Overview of BC’s Creative Industries

BC’s creative industries have unique characteristics, as detailed in the recent report From the Margins to the Mainstream: Moving BC’s Creative Industries Forward (April 2012). This report examined the domestic film, television, digital media, music, book publishing and magazine industries in BC and below are some of the highlights.

As noted in UNCTAD’s Creative Economy reports (2008 and 2010), creative economy is a multi-dimensional concept that cuts across a number of different sectors in the overall economy, such as economic development, urban planning, trade, labour, domestic and foreign investment, technology, tourism and education.  It is this cross-cutting nature that complicates matters for policy makers in recognizing the contribution of creative industries and targeting support. Part of the difficulty lies in the multi-faceted nature of the creative industries, in that they can overlap and form part of several different industries, making it difficult to develop a comprehensive measurement of the impact of the creative sector on a broad scale.  Creative industries provide a breeding ground for creativity and innovation in the larger economy and are critical to driving job creation for a technology-driven future, yet this contribution is difficult to demonstrate. British Columbia has the strengths to capitalize on the global shift to the creative economy given its many assets, including a vibrant traditional cultural sector and our innovative and thriving digital media companies.

According to PricewaterhouseCoopers (PwC), BC’s creative sector experienced a steady 3% annual real GDP growth from 2002 to 2007, outpacing many of BC’s other major sectors, including agriculture, forestry, fishing and hunting combined.  By 2007, the creative sector GDP was $4 billion, contributing a comparable share of provincial GDP as the major sectors.  Additionally, employment in the creative sector grew to represent almost 4% of the provincial workforce, higher than the combined employment in agriculture, forestry, fishing and hunting. BC’s creative industries have developed over time due to a number of critical factors, including government policies supporting the development of these industries, the entrepreneurial spirit and business talents of individuals and companies in these sectors, and the appeal of British Columbia as a location for major international companies. There has been huge private sector investment in infrastructure, most notably in the film and television production sector.  It is estimated that capital investment made by the film and television industry in BC, including studio infrastructure, production services equipment, post-production facilities, exceeds $1 billion.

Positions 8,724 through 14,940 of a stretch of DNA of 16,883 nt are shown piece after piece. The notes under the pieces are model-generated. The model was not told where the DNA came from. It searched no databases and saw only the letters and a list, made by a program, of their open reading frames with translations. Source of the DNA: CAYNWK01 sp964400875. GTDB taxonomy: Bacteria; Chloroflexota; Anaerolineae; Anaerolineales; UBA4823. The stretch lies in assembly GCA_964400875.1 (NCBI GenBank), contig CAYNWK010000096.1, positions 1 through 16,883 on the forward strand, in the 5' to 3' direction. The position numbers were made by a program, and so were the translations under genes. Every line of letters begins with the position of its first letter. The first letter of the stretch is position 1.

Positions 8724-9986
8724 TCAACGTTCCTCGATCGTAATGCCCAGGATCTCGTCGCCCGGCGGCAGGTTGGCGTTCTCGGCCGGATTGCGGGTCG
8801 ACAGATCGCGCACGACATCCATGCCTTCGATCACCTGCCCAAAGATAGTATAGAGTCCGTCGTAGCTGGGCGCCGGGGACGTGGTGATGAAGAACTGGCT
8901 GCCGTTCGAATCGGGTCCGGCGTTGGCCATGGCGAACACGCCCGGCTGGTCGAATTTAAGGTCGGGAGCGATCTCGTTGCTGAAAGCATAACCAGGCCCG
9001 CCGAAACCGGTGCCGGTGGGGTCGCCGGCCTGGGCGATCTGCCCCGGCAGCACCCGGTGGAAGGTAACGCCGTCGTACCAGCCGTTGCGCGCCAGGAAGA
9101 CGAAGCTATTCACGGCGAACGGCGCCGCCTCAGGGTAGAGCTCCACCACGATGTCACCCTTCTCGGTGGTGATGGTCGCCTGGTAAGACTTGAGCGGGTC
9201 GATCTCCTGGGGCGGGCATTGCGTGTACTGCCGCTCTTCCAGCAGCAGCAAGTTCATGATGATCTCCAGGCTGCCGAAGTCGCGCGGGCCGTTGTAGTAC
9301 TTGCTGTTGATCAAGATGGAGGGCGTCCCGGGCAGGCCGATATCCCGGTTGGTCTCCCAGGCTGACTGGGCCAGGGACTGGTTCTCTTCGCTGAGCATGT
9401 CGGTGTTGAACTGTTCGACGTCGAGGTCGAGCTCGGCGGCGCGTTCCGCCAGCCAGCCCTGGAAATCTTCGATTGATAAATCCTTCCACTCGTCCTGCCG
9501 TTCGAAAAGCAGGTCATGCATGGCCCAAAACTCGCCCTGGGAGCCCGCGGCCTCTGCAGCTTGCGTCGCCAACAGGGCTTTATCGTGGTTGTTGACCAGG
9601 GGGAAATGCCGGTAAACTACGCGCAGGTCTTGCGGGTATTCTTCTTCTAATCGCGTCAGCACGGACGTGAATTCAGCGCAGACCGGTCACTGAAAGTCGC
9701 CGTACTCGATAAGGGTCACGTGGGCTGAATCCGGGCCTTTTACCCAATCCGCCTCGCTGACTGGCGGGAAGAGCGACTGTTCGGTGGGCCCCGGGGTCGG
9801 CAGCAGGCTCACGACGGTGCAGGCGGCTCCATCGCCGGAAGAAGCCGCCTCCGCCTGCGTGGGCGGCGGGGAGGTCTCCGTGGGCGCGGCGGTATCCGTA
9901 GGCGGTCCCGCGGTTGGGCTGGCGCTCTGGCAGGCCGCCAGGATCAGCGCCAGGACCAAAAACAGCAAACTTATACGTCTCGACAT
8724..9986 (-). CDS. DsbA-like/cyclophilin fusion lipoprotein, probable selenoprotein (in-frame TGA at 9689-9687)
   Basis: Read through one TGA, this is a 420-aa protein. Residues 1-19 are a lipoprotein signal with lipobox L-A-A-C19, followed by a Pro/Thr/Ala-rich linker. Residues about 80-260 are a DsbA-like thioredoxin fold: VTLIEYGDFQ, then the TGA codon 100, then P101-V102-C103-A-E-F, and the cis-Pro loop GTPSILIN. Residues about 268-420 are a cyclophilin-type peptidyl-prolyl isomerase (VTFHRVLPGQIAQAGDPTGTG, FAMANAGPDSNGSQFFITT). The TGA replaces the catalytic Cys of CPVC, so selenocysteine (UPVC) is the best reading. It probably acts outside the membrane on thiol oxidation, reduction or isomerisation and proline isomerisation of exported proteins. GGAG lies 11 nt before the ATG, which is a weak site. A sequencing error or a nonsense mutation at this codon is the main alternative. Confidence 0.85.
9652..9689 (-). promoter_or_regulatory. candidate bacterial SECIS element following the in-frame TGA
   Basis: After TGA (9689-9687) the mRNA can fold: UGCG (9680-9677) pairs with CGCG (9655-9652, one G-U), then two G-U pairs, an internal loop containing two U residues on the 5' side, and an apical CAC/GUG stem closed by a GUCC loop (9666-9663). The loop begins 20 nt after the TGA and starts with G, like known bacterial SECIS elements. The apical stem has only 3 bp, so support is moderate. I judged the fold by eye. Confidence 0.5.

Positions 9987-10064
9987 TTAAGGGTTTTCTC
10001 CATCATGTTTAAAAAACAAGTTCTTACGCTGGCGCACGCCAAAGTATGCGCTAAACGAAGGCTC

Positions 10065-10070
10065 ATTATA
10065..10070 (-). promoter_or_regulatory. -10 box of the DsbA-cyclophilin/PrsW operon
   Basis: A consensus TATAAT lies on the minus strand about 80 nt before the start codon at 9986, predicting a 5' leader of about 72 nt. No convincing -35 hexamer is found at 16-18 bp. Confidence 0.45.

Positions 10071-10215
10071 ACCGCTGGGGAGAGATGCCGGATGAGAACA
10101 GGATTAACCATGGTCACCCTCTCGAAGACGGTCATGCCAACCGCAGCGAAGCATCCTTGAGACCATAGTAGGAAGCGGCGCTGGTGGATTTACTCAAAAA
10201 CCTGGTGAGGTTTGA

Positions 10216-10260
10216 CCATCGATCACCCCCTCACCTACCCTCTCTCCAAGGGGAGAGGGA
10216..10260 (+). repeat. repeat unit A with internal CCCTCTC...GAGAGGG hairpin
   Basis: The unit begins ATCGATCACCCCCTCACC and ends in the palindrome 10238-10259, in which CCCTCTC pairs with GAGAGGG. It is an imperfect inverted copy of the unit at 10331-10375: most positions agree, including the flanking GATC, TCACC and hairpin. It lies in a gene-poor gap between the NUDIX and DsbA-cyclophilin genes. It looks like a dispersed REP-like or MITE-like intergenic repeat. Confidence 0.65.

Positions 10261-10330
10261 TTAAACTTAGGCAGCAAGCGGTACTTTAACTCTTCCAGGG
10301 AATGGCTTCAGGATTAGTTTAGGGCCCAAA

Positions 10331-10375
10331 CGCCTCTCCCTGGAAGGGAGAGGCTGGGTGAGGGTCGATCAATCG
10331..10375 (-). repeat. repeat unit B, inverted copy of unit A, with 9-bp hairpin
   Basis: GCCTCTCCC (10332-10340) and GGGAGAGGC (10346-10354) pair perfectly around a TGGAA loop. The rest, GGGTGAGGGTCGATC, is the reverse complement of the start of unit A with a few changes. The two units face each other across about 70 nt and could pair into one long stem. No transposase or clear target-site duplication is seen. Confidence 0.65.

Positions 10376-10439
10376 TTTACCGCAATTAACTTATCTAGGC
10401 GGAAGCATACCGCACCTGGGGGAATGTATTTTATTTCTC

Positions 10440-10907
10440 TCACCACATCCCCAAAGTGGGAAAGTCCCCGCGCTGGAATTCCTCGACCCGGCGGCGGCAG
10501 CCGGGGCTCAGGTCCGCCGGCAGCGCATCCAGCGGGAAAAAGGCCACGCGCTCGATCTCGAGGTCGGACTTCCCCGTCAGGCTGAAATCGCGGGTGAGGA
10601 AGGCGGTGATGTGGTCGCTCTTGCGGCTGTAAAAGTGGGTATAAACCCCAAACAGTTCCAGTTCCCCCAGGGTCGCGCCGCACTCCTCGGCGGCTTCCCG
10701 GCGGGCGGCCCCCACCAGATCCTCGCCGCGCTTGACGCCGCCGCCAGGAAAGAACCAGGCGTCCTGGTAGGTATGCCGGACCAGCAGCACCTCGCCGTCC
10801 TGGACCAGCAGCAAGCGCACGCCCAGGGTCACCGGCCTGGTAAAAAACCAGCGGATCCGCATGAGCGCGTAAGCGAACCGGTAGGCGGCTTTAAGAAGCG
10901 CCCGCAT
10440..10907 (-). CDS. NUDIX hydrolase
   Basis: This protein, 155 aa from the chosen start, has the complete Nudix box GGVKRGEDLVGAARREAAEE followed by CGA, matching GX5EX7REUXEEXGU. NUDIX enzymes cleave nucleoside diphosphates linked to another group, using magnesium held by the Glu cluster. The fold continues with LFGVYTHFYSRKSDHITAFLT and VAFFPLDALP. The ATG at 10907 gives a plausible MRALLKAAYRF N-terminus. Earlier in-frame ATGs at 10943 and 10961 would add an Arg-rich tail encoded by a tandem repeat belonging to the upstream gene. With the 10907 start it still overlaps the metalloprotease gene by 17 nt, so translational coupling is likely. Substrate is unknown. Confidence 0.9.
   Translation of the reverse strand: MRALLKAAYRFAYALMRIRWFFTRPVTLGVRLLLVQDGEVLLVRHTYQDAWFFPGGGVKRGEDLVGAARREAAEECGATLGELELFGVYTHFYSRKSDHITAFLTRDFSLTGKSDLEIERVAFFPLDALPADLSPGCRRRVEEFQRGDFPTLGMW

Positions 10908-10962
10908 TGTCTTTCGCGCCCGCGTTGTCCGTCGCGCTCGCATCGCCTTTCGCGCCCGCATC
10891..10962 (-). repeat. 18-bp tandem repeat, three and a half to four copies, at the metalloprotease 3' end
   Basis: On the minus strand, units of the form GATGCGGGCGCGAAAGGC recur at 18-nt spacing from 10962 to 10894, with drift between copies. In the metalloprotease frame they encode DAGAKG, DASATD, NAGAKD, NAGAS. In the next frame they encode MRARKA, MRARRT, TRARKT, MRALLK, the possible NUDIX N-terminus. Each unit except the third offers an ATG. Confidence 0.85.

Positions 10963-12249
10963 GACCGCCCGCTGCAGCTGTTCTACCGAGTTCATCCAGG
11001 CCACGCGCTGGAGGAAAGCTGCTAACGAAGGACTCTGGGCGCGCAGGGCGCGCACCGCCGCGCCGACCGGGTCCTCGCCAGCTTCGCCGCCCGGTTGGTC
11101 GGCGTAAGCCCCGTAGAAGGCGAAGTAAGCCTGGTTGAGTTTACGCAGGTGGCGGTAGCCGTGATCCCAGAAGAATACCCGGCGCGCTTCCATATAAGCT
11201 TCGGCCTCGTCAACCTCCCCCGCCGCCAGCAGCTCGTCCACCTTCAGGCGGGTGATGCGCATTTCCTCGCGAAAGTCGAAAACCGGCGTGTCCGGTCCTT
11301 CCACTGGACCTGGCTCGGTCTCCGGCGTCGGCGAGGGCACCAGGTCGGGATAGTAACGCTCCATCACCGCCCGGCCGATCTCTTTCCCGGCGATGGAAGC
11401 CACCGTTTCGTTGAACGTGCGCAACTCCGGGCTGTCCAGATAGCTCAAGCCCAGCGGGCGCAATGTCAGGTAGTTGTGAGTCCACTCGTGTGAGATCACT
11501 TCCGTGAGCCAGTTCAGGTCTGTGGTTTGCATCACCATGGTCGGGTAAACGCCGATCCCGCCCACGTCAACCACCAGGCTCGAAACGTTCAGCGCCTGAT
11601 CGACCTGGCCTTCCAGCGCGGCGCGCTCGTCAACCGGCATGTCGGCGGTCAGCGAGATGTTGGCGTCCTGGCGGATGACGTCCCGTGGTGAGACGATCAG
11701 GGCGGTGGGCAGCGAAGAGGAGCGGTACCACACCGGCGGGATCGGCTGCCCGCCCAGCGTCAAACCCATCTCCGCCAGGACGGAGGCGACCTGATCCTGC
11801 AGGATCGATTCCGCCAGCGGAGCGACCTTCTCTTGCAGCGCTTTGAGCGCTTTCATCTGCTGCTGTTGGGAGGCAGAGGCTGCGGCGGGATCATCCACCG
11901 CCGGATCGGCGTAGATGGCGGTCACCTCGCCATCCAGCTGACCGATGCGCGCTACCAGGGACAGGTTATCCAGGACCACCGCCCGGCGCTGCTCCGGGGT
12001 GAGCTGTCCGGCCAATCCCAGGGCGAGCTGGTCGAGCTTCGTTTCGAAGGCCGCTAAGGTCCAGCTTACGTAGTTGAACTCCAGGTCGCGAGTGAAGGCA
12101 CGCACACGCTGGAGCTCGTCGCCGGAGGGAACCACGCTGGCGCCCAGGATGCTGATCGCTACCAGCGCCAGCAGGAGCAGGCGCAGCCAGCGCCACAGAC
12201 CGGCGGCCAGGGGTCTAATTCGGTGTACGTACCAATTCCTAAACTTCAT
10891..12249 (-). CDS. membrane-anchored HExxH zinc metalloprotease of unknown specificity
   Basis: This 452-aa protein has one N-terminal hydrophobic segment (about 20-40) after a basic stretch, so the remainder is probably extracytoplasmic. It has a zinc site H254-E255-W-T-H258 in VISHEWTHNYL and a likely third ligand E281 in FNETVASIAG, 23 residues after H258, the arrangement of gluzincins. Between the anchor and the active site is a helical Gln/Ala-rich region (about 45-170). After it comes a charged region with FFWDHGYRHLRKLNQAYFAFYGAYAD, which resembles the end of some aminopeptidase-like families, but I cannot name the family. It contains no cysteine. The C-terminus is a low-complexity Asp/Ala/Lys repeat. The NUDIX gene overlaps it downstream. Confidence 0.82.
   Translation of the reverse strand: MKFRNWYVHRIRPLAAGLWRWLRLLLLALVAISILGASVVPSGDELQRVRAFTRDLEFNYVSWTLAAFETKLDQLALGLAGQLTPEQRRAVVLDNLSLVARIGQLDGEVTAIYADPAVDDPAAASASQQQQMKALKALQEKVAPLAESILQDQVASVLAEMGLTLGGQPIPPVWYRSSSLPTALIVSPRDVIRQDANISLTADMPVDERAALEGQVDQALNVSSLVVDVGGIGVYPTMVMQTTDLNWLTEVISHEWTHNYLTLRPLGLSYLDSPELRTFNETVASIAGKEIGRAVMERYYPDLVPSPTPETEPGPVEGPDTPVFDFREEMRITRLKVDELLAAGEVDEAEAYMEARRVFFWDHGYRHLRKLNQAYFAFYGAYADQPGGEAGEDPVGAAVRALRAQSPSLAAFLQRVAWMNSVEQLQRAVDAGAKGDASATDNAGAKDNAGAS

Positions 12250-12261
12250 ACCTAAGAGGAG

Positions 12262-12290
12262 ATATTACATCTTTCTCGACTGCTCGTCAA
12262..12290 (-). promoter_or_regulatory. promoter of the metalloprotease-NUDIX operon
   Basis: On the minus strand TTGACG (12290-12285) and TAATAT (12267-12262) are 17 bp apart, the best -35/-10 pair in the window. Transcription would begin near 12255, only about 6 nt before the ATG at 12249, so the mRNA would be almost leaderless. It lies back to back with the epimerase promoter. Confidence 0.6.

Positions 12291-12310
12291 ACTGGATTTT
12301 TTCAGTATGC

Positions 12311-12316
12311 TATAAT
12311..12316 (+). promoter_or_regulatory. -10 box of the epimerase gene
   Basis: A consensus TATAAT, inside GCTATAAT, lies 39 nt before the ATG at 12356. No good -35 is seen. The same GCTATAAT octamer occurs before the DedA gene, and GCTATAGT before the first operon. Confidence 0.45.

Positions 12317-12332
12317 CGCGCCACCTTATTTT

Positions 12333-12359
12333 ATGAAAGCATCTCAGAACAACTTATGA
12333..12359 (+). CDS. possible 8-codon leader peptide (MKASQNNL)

The creative industries in BC have developed a number of distinguishing characteristics.  The sectors are younger than in other established areas of Canada, such as Ontario, and there are few head offices of major companies, Canadian or foreign, in British Columbia.  As a result, most companies operating in the creative sector are small-and-medium enterprises (SMEs) and have had to develop cross-sectoral expertise in order to survive.  Being outside the centre has promoted more nimble and flexible creative producers that embody the entrepreneurial spirit, one of the cornerstones of innovation.

These unique characteristics are at the heart of developing new and effective industrial support mechanisms for these sectors in BC.  The agencies behind the Creative Industries Report continue to work with the provincial government to recognize the contributions of the creative industries and to work together to develop their potential as an important contributor to BC’s economic future.

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